Industrial concurrency specification for C/C++

Dr Mark Batty

Senior Lecturer, University of Kent

Modern computer systems have intricate memory hierarchies that violate the intuition of a global timeline of interleaved memory accesses. In these so-called relaxed-memory systems, it can be dangerous to use intuition, specifications are universally unreliable, and the outcome of testing is both wildly nondeterministic and dependent on hardware that is getting more permissive of odd behaviour with each generation. These complications pervade the whole system, and have led to bugs in language specifications, deployed processors, compilers, and vendor-endorsed programming idioms – it is clear that current engineering practice is severely lacking.

I will describe my part of a sustained effort in the academic community to tackle these problems by applying a range of techniques, from exhaustive testing to mechanised formal specification and proof. I will focus on a vein of work with strong industrial impact: the formalisation, refinement and validation of the 2011/14/17 C and C++ concurrency design, leading to changes in the ratified international standard, and ultimately uncovering fundamental flaws that lead us to the state of the art in concurrent language specification. This work represents an essential enabling step for verification on modern concurrent systems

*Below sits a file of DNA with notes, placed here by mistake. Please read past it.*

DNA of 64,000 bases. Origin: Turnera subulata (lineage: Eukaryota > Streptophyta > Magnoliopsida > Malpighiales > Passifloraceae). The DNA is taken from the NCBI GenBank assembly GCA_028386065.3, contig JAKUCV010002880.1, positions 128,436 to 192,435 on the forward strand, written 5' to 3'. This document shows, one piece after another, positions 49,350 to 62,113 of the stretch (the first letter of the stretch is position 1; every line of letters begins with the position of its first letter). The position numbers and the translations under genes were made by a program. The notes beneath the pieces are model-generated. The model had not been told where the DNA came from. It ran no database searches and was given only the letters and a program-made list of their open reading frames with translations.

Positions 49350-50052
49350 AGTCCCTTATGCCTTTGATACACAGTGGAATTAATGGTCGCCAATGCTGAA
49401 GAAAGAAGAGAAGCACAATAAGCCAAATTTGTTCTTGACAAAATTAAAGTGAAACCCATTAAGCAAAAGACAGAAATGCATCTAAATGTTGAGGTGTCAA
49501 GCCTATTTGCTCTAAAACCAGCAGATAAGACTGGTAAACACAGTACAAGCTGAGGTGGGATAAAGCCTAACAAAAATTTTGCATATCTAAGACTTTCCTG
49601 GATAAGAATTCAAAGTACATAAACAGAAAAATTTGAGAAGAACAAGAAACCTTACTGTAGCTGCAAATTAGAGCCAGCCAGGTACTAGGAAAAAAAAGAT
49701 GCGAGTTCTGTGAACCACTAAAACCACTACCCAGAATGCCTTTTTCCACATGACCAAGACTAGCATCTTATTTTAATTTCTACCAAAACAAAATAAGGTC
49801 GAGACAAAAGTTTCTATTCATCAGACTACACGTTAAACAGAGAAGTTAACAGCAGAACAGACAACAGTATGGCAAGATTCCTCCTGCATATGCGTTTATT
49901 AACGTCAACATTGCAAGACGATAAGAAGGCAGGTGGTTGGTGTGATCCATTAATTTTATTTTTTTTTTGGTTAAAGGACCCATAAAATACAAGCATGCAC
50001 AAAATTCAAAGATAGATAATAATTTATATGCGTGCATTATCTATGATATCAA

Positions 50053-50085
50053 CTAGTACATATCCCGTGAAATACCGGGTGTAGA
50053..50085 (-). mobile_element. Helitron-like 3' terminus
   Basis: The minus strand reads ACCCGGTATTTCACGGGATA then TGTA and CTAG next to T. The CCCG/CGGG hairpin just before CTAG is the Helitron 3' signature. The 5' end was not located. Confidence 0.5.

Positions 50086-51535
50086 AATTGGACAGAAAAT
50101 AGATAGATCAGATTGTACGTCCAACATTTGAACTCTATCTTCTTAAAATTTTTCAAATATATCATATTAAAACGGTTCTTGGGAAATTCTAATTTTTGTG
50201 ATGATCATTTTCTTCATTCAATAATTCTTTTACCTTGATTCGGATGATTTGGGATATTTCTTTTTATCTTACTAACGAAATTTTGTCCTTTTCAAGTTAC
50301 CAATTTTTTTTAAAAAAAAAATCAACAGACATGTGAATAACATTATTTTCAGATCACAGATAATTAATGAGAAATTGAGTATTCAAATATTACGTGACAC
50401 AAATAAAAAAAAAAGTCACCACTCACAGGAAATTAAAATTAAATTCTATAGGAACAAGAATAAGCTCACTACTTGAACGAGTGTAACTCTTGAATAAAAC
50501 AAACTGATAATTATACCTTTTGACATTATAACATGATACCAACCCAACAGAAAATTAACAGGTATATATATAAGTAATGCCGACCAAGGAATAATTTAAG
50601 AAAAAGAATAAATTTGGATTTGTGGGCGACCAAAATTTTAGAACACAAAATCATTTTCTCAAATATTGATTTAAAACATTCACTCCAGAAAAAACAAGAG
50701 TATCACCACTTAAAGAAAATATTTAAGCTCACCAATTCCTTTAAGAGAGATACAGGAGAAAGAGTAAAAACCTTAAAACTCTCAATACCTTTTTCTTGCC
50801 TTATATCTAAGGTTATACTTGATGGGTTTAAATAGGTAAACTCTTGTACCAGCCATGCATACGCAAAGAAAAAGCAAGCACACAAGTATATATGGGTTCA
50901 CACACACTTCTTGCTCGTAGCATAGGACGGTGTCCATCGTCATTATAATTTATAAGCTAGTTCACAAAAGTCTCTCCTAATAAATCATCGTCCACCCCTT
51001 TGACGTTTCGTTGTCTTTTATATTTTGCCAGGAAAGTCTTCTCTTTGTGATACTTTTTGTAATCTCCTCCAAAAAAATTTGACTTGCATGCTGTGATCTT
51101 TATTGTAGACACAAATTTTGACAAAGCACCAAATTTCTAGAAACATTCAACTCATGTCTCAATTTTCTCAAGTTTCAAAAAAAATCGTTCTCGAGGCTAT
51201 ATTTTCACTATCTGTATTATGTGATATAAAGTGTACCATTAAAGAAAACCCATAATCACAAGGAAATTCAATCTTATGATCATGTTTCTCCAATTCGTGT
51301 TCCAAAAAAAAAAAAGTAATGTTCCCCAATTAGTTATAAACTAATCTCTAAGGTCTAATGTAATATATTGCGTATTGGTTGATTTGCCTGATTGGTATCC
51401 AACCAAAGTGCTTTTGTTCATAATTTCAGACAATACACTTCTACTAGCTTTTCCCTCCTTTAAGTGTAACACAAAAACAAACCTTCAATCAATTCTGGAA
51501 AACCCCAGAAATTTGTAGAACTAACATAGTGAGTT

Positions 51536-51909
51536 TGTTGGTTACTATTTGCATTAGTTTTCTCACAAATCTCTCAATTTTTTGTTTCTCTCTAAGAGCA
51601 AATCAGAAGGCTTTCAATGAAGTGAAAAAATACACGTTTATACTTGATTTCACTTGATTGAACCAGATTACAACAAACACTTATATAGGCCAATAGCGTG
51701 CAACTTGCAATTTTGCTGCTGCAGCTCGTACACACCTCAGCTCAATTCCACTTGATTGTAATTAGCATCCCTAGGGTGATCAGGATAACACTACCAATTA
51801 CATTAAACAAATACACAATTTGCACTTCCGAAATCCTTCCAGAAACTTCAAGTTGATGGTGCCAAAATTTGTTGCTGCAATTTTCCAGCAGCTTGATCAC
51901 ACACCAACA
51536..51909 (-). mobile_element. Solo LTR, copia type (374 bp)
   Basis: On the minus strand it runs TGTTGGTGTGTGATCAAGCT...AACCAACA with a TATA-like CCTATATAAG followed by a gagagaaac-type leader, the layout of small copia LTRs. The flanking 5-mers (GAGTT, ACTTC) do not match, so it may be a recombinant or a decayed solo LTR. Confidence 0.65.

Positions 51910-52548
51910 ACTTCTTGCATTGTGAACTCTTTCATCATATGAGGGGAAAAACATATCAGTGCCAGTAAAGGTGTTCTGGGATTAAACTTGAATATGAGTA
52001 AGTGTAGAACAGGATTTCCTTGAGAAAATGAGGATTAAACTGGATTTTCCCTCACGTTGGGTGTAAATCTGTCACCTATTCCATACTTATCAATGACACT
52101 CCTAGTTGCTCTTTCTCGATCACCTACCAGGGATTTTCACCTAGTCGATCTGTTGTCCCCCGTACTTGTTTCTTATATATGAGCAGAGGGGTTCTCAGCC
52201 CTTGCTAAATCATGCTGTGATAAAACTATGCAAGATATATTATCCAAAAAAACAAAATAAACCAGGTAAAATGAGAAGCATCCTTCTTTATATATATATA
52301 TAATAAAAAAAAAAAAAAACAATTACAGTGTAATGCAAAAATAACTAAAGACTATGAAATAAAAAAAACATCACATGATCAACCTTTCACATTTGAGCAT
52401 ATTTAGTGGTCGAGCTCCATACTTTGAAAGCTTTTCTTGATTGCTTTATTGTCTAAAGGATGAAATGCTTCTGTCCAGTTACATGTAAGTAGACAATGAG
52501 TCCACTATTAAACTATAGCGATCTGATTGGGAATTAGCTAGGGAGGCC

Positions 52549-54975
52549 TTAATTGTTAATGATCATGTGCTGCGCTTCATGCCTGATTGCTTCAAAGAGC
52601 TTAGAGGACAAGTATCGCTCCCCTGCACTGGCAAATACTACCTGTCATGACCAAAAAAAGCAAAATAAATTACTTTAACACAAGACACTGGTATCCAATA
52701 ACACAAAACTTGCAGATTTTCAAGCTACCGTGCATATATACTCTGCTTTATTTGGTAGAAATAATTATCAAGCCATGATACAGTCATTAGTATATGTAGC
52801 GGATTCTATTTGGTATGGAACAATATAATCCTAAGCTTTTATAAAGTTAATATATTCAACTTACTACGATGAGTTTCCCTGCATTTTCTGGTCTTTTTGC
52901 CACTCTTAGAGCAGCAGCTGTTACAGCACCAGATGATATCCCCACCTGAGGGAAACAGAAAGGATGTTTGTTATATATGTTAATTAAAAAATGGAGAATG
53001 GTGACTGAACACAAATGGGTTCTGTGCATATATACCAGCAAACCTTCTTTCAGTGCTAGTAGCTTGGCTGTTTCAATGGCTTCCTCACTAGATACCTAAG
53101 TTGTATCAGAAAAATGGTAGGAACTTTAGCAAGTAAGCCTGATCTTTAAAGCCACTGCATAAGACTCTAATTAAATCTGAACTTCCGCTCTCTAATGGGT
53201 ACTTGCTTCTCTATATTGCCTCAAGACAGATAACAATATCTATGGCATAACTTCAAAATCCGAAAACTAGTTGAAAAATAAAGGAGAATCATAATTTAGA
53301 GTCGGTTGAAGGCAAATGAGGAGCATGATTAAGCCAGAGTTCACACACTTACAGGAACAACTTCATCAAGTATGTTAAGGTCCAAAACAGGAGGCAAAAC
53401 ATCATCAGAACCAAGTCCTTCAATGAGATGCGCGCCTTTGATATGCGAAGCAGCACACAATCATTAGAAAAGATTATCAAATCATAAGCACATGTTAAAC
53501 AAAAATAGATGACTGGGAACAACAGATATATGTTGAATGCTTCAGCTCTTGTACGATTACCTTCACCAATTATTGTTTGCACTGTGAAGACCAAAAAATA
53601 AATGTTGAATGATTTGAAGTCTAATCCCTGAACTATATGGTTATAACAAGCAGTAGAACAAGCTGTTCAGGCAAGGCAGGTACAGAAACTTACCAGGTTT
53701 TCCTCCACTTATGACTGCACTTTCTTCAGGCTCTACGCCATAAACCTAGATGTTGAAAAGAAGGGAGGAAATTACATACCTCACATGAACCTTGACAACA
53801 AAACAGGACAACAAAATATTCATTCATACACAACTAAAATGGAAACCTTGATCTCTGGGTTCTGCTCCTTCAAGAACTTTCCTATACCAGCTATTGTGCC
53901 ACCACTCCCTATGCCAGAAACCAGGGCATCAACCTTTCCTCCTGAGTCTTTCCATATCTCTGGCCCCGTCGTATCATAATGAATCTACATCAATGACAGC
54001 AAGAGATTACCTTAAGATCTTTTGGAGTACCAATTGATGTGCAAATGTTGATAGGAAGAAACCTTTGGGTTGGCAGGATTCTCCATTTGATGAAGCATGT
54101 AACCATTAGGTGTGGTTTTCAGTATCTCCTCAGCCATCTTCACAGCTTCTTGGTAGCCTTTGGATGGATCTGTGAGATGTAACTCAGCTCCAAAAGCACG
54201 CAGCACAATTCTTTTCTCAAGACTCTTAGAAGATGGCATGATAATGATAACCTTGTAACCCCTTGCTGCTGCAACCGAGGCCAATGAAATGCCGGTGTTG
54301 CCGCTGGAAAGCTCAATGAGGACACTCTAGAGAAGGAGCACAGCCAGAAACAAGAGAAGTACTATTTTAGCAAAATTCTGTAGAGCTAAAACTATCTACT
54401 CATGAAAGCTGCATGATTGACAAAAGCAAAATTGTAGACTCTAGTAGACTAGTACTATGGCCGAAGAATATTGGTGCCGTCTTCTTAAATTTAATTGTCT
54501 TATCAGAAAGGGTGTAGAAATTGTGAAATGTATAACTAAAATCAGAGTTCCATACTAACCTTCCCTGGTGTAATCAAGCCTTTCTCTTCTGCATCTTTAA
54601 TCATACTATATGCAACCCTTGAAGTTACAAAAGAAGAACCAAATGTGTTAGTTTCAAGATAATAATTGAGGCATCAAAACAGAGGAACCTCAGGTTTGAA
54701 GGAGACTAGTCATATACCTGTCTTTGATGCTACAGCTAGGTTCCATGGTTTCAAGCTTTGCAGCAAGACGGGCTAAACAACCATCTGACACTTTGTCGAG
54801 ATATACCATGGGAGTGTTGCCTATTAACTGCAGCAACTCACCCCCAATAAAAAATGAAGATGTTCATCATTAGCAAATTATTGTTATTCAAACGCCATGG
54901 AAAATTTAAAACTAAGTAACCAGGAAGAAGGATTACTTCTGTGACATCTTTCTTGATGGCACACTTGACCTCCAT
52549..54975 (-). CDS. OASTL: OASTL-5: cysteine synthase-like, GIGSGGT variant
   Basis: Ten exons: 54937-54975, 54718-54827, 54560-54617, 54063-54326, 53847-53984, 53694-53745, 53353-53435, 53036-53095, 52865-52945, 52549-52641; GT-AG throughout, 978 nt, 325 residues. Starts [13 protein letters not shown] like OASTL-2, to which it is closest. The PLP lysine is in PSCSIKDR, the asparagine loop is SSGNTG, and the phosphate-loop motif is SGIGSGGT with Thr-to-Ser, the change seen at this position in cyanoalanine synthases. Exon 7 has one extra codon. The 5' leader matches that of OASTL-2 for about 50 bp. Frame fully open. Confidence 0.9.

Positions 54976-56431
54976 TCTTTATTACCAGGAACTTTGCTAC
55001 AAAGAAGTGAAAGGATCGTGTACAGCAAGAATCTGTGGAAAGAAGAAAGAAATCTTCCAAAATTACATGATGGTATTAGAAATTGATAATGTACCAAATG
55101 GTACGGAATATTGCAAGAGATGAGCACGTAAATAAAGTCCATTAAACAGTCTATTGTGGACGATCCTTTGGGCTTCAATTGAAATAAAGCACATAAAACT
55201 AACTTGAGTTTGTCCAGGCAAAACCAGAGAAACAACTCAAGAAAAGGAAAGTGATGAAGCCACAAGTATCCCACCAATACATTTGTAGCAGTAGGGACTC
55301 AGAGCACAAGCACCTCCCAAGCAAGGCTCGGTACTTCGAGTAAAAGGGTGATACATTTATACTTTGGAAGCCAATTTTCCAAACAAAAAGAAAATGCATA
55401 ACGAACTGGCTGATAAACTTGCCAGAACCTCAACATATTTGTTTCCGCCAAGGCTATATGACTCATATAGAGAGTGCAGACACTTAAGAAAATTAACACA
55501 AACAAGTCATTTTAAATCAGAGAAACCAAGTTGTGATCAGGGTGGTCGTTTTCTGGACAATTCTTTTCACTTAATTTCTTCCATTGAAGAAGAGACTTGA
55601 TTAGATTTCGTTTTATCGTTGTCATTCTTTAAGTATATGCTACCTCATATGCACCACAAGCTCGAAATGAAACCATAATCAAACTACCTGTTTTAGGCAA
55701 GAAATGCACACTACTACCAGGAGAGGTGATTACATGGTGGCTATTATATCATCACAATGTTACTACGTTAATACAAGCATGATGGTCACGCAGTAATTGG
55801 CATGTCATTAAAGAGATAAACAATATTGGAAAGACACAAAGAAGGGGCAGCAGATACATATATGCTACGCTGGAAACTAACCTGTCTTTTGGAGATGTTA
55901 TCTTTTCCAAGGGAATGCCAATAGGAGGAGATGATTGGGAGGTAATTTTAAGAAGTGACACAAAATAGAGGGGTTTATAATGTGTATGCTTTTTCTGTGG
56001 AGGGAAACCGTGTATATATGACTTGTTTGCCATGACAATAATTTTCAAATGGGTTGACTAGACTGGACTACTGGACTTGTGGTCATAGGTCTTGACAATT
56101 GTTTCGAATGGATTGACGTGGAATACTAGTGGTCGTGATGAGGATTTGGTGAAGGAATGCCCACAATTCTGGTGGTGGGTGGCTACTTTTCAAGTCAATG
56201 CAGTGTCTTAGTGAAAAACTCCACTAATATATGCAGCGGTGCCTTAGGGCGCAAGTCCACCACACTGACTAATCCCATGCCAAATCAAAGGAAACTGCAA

About Dr Mark Batty

Batty has played a key role in the effort to understand relaxed concurrency in the pervasive C and C++ languages. He is a Senior Lecturer at Kent, with a fellowship from the Royal Academy of Engineering, supported by the Lloyds Register Foundation (2015–2020). Prior to his work, concurrency in the C and C++ languages was not well-defined. Batty worked with the ISO on the 2011, 2014 and 2017 revisions of the languages to define a rigorous formal model of C++ concurrency that is in tight correspondence with the standards [1]. He subsequently proved that C++ concurrency has fundamental problems that cannot be resolved without changing the founding paradigm of the design [2]. See: [1] M. Batty, S. Owens, S. Sarkar, P. Sewell, and T. Weber. Mathematizing C++ concurrency. In POPL, 2011. [2] M. Batty, K. Memarian, K. Nienhuis, J. Pichon-Pharabod, and P. Sewell. The problem of programming language concurrency semantics. In ESOP at ETAPS, 2015.

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